WATER PERMEABILITY AND CHLORIDE AND SULPHATE RESISTANCE OF RUBBERISED FIBRE MORTAR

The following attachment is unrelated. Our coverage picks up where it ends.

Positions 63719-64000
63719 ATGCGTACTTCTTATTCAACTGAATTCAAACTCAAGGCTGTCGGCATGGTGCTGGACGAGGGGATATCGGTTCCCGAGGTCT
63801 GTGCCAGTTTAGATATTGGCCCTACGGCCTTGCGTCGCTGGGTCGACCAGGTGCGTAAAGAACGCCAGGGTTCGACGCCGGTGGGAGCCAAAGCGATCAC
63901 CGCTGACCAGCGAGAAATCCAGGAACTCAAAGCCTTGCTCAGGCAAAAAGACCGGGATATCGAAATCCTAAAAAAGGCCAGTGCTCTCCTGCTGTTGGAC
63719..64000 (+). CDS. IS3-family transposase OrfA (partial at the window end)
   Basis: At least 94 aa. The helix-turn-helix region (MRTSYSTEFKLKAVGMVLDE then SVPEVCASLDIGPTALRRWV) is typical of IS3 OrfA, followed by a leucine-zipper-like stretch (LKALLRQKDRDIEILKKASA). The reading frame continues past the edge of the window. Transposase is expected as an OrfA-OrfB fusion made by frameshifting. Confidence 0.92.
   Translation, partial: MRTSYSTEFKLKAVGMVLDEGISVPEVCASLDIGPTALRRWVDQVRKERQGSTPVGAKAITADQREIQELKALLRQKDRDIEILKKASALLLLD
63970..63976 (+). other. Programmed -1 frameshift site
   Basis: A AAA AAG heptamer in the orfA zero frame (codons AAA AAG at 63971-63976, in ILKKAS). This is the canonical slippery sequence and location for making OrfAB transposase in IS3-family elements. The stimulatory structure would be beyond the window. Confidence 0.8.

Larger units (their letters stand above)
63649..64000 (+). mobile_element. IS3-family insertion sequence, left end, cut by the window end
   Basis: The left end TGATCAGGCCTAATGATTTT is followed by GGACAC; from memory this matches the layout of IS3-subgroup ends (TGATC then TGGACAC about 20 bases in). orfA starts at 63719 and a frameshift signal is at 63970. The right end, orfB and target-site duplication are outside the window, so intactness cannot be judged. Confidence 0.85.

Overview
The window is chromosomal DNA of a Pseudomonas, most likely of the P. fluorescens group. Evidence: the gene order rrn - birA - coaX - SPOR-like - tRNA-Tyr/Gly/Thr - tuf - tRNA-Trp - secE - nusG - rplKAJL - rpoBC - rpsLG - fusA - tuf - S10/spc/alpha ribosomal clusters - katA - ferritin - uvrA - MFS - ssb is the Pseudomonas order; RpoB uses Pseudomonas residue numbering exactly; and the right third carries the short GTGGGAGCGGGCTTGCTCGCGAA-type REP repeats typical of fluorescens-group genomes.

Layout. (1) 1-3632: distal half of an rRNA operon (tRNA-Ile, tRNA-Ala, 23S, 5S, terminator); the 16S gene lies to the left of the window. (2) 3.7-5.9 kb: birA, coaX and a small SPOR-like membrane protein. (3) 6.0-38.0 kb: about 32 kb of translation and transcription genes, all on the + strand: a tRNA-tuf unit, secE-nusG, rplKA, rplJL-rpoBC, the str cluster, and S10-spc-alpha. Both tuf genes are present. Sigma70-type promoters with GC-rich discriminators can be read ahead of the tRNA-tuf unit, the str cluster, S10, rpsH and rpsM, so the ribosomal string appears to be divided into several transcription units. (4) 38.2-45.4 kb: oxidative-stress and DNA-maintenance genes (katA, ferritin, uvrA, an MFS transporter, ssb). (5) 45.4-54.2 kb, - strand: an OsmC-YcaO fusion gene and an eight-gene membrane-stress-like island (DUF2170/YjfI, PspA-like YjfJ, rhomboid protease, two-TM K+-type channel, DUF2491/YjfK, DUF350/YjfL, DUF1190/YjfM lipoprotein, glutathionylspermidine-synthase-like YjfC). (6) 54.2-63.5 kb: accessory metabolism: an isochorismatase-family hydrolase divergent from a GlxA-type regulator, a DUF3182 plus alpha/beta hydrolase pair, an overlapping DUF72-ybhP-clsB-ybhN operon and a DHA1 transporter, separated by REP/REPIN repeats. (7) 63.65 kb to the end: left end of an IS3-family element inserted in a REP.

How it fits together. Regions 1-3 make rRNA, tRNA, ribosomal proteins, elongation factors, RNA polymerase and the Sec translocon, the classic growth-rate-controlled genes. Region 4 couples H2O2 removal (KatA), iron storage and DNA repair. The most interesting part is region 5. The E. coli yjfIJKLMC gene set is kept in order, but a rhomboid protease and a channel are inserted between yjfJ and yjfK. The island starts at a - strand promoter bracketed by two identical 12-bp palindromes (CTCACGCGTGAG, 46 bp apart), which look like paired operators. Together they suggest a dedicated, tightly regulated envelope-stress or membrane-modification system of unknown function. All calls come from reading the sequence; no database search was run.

Non-biodegradable solids such as waste tyres and oil palm fruit fibre (OPFF) would cause environmental problems if not disposed properly. This research studied the water permeability and chloride and sulphate resistance of mixes with addition of OPFF and sand replacement with Treated Crumb Rubber (TCR). The mix known as Rubberised Fibre Mortar (RFM) is a composite of 10% to 30% of TRC and addition of 1% to 1.5% of OPFF. In total sixteen different mixes, with water to cement ratio of 0.48 were prepared and subjected to related tests up to 56 days. The specimens are separated to two water curing types; immersion and spraying. The results show immersion cured specimens is less permeable and more resistance to chloride and sulphate than spraying specimens. The TCR does reduce the water permeability of the mix when 20% and less replacement made, while addition of less than 1% OPFF allows medium permeability. The moderate chloride resistance is achieved in mix with less than 10% TCR replacement and OPFF is not added. While sulphate resistance of RFM with less than 30% TCR is acceptable but addition of OPFF must be limited to 1% to prevent large strength reduction. In conclusion, for indoor mortar applications such as partition wall, RFM made of less than 10% TCR and less than 1% OPFF is recommended.
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